April 19, 2024

(Bloomberg) — European Commission President Ursula von der Leyen said that Ukraine is making swift progress on reforms and can quickly become a member of the European Union.

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“I am amazed to see how Ukraine is doing very difficult reforms while they are fighting a war,” she said in an interview late Tuesday on Bloomberg Television in New York. “If they keep the pace — and I see they’re absolutely motivated — this is a decisive moment.”

She stressed that the process is merit-based and declined to offer a specific timeline, but she said she’s convinced that Kyiv will eventually succeed in its membership bid.

The EU is under pressure to accelerate the membership process for Ukraine, but the ongoing war — and earlier applications from several other countries, particularly in the Western Balkans — are complicating the debate.

Read more: EU Girds for Tough Enlargement Debate With Wary Eye on Russia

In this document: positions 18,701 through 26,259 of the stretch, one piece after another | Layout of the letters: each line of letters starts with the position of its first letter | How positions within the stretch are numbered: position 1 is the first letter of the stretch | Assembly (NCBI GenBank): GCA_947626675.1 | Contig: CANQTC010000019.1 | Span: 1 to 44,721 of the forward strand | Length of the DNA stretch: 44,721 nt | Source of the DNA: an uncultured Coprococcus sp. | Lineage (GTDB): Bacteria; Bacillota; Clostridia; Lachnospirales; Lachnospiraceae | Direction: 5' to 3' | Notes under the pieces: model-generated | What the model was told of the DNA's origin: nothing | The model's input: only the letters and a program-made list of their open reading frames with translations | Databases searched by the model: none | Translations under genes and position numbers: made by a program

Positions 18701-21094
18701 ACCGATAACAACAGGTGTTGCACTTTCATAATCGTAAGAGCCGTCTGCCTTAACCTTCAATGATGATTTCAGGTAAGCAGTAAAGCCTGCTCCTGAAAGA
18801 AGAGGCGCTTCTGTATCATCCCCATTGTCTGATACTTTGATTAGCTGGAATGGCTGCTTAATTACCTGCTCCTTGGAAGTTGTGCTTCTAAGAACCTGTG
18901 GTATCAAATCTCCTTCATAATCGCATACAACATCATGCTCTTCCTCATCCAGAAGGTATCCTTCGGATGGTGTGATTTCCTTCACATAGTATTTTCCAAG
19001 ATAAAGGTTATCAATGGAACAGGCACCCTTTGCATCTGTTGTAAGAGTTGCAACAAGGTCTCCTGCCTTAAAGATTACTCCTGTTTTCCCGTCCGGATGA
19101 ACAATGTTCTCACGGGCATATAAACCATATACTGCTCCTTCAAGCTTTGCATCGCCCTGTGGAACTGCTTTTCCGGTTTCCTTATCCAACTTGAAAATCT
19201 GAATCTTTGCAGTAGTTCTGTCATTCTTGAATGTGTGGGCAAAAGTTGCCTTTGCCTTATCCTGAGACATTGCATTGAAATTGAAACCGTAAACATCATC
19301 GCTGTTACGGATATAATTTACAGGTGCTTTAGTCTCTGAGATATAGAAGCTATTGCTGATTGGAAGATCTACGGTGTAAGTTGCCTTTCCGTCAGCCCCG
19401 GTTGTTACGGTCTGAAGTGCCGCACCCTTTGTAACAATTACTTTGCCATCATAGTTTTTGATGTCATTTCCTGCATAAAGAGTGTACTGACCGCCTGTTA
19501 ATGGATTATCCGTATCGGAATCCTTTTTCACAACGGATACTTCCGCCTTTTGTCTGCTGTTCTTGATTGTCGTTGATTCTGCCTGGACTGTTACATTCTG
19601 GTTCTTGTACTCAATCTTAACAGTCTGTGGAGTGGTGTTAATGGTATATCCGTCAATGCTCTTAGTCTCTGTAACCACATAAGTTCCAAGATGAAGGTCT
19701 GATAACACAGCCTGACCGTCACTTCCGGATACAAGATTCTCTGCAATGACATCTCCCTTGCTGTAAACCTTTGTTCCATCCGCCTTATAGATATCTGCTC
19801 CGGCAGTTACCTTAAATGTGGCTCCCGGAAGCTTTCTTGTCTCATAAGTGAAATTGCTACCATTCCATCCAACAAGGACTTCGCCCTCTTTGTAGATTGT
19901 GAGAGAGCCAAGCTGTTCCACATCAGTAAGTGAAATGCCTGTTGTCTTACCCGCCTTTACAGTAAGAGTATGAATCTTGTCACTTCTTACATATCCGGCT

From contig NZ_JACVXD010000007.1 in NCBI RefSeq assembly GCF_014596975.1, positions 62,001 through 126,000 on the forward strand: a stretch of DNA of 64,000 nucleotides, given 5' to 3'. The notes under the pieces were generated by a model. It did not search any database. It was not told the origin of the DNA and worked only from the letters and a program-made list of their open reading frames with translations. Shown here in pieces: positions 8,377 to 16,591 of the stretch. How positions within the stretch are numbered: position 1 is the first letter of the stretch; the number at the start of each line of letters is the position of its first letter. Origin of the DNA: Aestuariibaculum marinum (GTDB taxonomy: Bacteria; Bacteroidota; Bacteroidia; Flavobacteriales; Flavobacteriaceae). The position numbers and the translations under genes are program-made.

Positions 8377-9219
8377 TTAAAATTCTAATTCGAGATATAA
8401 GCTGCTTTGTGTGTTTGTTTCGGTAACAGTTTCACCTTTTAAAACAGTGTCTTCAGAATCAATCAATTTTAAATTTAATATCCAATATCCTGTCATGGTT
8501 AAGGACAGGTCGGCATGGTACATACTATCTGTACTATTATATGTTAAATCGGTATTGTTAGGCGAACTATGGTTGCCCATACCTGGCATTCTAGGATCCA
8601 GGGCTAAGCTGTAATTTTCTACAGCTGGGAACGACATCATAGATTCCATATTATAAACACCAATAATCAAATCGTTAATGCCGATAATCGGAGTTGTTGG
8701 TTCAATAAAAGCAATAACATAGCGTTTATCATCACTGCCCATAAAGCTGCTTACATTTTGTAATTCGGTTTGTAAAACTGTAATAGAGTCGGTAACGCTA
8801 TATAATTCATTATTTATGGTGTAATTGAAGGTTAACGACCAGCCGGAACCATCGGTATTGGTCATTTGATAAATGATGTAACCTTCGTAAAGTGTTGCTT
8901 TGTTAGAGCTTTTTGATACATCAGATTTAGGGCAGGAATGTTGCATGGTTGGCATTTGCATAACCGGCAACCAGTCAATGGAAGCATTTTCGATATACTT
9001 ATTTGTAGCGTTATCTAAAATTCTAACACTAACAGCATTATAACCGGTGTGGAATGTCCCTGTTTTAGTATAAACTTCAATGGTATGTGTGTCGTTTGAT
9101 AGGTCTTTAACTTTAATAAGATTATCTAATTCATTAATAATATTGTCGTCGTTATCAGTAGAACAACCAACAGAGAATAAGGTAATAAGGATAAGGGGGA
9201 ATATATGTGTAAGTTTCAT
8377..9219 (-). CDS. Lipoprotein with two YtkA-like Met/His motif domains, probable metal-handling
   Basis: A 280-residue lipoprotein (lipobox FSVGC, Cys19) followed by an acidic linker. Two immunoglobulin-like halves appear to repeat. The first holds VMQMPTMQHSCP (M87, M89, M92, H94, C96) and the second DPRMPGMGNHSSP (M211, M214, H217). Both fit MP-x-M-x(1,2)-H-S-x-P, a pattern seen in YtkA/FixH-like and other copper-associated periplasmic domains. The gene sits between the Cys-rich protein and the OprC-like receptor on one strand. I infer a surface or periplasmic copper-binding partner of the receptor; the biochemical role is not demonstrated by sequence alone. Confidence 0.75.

Von der Leyen, who runs the EU’s executive arm, also said she’s confident the bloc will be able to deliver on its pledge this spring to supply Ukraine with 1 million rounds of ammunition within 12 months.

“We’re pushing the industry, the military industrial base, very strongly,” she said. “There’s a lot of focus on it. We do our best and we work hard to deliver.”

Read more: EU Set to Double Output of Artillery Shells After Slow Start

The bloc is also in the early stages of debating its 12th package of sanctions over Russia’s war in Ukraine. EU member states are divided on what measures to include in the package.

The new measures, which could be presented as early as next month, would likely include the EU’s version of the upcoming Group of Seven ban on purchases of diamonds from Moscow. They could also include a proposal to tax the profits generated by frozen central bank assets to aid Kyiv.

A group of member states, including Poland and the Baltic nations, want to go even further, calling for additional sanctions on LNG and information technology services. The group of countries has also urged restrictions on Russia’s nuclear sector. But those attempts have been opposed many times before, with sanctions decisions requiring unanimous support.

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